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Hoffmann, R. A wiki for the life sciences where authorship matters. Nature Genetics (2008)

Immunological comparison of the usual and atypical human serum cholinesterase phenotypes.

Antiserum prepared against highly purified usual human serum cholinesterase (the most common phenotype) cross-reacted identically with the atypical serum cholinesterase. The level of circulating atypical enzyme protein, determined immunologically, was about 30% lower when the enzyme came from an atypical rather than a usual phenotype, and the level of enzyme activity measured enzymatically at Vmax with either o-nitrophenylbutyrate or benzoylcholine as substrate showed approximately the same degree of reduction. The average specific activity (activity at Vmax per microgram of enzyme protein) in sera from 28 usual and 20 atypical individuals did not differ significantly. These findings suggest that the atypical enzyme not only has altered catalytic properties (Km) but also might be synthesized more slowly, or cleared in vivo more rapidly, than the usual enzyme.[1]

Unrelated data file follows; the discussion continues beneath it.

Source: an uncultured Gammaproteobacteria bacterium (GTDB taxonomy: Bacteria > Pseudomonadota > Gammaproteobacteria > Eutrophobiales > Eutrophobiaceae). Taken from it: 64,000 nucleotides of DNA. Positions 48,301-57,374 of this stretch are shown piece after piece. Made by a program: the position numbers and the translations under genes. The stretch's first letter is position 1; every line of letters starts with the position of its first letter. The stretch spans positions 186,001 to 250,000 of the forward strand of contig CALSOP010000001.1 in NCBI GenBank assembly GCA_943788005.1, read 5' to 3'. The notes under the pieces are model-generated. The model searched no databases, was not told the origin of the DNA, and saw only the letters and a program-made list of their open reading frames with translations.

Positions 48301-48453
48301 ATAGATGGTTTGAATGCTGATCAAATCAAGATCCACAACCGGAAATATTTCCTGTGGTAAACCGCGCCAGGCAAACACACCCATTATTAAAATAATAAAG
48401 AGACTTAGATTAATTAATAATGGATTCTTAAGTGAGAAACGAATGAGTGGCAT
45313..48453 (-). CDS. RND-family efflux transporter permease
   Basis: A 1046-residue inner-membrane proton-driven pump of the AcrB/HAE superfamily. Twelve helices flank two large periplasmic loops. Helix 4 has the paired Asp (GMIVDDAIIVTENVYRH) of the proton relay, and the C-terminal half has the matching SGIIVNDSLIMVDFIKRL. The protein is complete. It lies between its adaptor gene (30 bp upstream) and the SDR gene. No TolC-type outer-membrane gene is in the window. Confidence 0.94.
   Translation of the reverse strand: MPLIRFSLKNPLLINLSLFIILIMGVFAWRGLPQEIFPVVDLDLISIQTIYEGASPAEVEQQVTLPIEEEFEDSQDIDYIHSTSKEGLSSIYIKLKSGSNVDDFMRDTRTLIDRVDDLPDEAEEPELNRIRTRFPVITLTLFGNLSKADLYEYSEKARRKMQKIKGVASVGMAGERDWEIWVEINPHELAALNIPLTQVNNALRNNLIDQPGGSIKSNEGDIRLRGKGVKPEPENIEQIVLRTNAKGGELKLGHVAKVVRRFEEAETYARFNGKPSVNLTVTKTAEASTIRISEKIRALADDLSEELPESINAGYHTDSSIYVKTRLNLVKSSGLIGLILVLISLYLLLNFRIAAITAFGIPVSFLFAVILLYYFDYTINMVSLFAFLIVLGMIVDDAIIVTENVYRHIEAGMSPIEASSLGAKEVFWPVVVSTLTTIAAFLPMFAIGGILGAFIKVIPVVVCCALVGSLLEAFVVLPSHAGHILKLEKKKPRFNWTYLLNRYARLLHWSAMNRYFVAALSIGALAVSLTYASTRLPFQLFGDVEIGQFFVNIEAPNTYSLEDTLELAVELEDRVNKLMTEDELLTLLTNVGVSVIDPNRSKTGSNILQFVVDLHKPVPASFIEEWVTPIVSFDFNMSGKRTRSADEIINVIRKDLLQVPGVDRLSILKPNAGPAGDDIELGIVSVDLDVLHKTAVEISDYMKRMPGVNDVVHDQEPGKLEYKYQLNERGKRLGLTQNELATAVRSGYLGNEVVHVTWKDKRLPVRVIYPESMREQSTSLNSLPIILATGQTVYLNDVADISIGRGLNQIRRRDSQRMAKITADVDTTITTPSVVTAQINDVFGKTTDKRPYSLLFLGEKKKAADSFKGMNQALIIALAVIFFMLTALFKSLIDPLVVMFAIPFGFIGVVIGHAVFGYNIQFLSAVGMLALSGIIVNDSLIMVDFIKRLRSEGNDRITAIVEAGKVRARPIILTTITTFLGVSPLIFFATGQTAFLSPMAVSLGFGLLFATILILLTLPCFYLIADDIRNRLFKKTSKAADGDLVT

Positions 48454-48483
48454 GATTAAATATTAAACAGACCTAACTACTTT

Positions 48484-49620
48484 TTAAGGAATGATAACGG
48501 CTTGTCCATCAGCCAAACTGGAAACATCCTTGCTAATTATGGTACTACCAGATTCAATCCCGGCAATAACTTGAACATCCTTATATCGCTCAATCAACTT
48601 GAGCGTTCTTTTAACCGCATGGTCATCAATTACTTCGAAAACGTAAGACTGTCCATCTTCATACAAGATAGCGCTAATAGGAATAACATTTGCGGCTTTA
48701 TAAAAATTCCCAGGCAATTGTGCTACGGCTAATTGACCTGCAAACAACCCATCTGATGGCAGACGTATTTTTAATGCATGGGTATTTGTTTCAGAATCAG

1. Immunological comparison of the usual and atypical human serum cholinesterase phenotypes. Eckerson, H.W., Oseroff, A., Lockridge, O., La Du, B.N. Biochem. Genet. (1983) [Pubmed]
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